Msindisi Fengu

South Africa’s regulatory body for teachers will meet the heads of all provincial education departments next week to beg them to report those who beat or have sex with their pupils.
The SA Council for Educators (Sace) admits that teachers who are fired for sexual misconduct often simply resurface in other provinces, where they continue sexually abusing pupils.Sace spokesperson Themba Ndhlovu said officials had already met department of basic education director-general Mathanzima Mweli to discuss why provinces were not reporting misconduct cases.

There is a draft memorandum of understanding to be signed with provinces to ensure all cases against teachers are reported to Sace.

Ndhlovu said that, in some cases, education regional offices or whistle-blowers were the ones reporting cases to them. He said Sace had to send a team to the Northern Cape to investigate allegations of sexual misconduct involving teachers at school in Kuruman. Another team was dispatched to a school in KwaZulu-Natal, where a principal and a teacher allegedly gang-raped a schoolgirl.

“All those cases have been picked up by us from the media. We’ve already investigated. I’m aware that there will be action taken against those teachers involved,” he said.

Ndhlovu said there had been cases were statistics provided by provincial education departments did not correspond with those Sace had compiled. In addition, there was no coordination between reports from regional, district and provincial education departments.

The failure to report misconduct to Sace resulted in fired teachers finding work elsewhere.

“Some of these teachers go to independent schools. That is why we sought a legal opinion on how we inform society that a teacher has been fired for abuse. The legal opinion says we need to review our legislation because it is silent on disclosure.”

The sex offenders’ registry compiled by the justice department only keeps records of the names of teachers who were found guilty in court, not those disciplined for misconduct internally.

Sexual misconduct cases were supposed to be reported to Sace, the police and the department. However, Ndhlovu said they had had situations in which parents did not want their children to testify against a teacher, and they suspected that those families had been paid to keep quiet.

Basil Manuel, president of teachers’ union Naptosa, said they had picked up that cases were not being reported to Sace.

How many teachers abuse their pupils?

The latest figures, released by Basic Education Minister Angie Motshekga in Parliament, show an increase of reported cases of sex abuse by teachers, as well as physical assault, fraud, theft and other financial misconduct between the 2011 and 2016 financial years.

On Friday, the chairperson of Parliament’s basic education portfolio committee, Nomalungelo Gina, told City Press that education officials and police had been called to appear before the committee on October 12 to account for the increase in reported incidents in schools.

“We believe this accounting session by the two departments will continue to elevate discussions around this matter. It requires continuous, in-depth, solution-oriented examination by society and government departments,” Gina said.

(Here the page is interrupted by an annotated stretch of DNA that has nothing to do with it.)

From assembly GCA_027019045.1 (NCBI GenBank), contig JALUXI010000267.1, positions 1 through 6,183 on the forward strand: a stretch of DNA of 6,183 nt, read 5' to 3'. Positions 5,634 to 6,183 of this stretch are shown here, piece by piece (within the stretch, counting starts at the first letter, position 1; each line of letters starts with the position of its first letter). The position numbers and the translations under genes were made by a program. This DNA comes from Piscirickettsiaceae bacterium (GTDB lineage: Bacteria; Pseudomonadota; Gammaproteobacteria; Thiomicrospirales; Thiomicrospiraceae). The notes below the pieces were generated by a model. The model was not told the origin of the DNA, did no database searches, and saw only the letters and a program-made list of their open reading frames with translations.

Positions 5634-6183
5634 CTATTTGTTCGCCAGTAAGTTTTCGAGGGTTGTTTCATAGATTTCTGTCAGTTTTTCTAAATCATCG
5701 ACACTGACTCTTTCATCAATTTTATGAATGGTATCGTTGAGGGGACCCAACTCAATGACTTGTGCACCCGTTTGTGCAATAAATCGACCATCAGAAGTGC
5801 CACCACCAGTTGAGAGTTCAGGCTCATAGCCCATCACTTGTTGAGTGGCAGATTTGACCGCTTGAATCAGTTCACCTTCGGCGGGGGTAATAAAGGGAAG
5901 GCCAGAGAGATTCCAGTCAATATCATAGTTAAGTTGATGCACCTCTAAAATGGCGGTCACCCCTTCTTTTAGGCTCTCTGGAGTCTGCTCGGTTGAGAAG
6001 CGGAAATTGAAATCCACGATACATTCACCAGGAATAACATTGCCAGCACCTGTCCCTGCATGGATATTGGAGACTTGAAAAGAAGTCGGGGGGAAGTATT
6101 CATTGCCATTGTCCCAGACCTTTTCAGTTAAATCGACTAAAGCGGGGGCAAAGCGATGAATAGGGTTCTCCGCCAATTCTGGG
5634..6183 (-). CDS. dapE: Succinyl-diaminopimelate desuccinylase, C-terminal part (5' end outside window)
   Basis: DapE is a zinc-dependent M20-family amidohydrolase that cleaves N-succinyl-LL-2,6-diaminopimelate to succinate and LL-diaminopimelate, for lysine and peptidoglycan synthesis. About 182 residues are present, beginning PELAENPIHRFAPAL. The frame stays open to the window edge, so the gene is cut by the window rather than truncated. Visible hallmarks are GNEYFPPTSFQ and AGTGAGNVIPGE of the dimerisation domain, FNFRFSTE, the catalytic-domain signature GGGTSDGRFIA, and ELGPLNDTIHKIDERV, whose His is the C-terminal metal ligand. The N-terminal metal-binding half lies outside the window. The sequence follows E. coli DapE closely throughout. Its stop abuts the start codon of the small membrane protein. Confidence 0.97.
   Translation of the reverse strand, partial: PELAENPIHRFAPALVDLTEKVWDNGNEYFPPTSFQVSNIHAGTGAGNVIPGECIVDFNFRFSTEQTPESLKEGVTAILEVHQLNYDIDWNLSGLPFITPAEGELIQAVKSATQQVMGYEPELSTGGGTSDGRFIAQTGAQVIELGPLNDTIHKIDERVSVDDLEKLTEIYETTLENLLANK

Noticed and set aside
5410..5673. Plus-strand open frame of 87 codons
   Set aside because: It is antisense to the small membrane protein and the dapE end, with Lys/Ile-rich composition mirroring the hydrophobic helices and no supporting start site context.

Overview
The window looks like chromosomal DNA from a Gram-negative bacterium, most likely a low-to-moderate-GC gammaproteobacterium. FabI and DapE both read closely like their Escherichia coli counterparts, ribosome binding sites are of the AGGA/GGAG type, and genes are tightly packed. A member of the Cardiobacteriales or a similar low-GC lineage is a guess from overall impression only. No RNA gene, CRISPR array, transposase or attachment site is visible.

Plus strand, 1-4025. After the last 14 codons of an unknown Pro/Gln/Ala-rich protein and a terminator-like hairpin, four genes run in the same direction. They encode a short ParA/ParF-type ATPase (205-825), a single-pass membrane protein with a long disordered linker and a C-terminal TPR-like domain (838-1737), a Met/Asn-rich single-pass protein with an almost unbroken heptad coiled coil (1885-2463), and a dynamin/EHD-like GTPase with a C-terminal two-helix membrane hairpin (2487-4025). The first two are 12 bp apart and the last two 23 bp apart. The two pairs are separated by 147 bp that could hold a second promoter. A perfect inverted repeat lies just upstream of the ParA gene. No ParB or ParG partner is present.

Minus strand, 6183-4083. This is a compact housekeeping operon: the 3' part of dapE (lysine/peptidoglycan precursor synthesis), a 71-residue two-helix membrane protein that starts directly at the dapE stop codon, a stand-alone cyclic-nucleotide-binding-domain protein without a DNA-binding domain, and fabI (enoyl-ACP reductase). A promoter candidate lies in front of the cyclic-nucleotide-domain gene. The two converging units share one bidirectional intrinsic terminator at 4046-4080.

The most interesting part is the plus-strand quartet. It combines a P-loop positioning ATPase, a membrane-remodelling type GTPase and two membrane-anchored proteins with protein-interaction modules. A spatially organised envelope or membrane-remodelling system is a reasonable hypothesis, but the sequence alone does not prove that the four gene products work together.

She said many possible explanations had been provided regarding these cases, including the violent nature of South African society, eroding family and social values, provocation by either pupils or teachers and a lack of alternatives to corporal punishment.

“However, when you consider some of the cases of abuse that have gone viral on social media, you question the psychological state of the perpetrators, who use excessive violence and perpetrate immoral abuse,” Gina said.

While Sace’s figures are woefully incomplete, the most recent study conducted by the Centre for Justice and Crime Prevention (CJCP) found that one in five pupils are exposed to sexual and physical violence in schools.

The study, conducted in 2012, found that violence was in some cases caused by vulnerable pupils from unstable families. Most of the victims were girls.

CJCP researcher Joanne Phyfer said many schools that were unsafe for girls were poorly managed and existing policies were not being implemented.

She said that, in some instances, there were poor or restrictive reporting systems and action was not taken against perpetrators.

Public Service Accountability Monitor education expert Siyabulela Fobosi said a new relationship between teachers, pupils and society was required.

Fobosi said education was being undermined by teachers’ sexual misconduct.

“Such behaviour by the teachers disrespects the student-teacher-society relationship. The classroom should be a safe place for learning – free of any form of violence and criminal activity.”

Prompt, punitive action should be taken against teachers found guilty of sexual misconduct or of assaulting pupils.

“The department must commission a full analysis of the sexual misconduct of teachers, as well as a decisive national action plan to address the larger issues of school violence and gender-based abuse,” Fobosi said.

The SA Democratic Teachers’ Union said it had represented members in sexual misconduct cases and, in some of these, the members were dismissed for sexual offences.

Spokesperson Nomusa Cembi said there had been cases involving their members in the Free State this year. She could not divulge any details.

Cembi said that, at times, their members did not report their offences, sought legal advice or resigned.


How should we deal with child abuse at schools?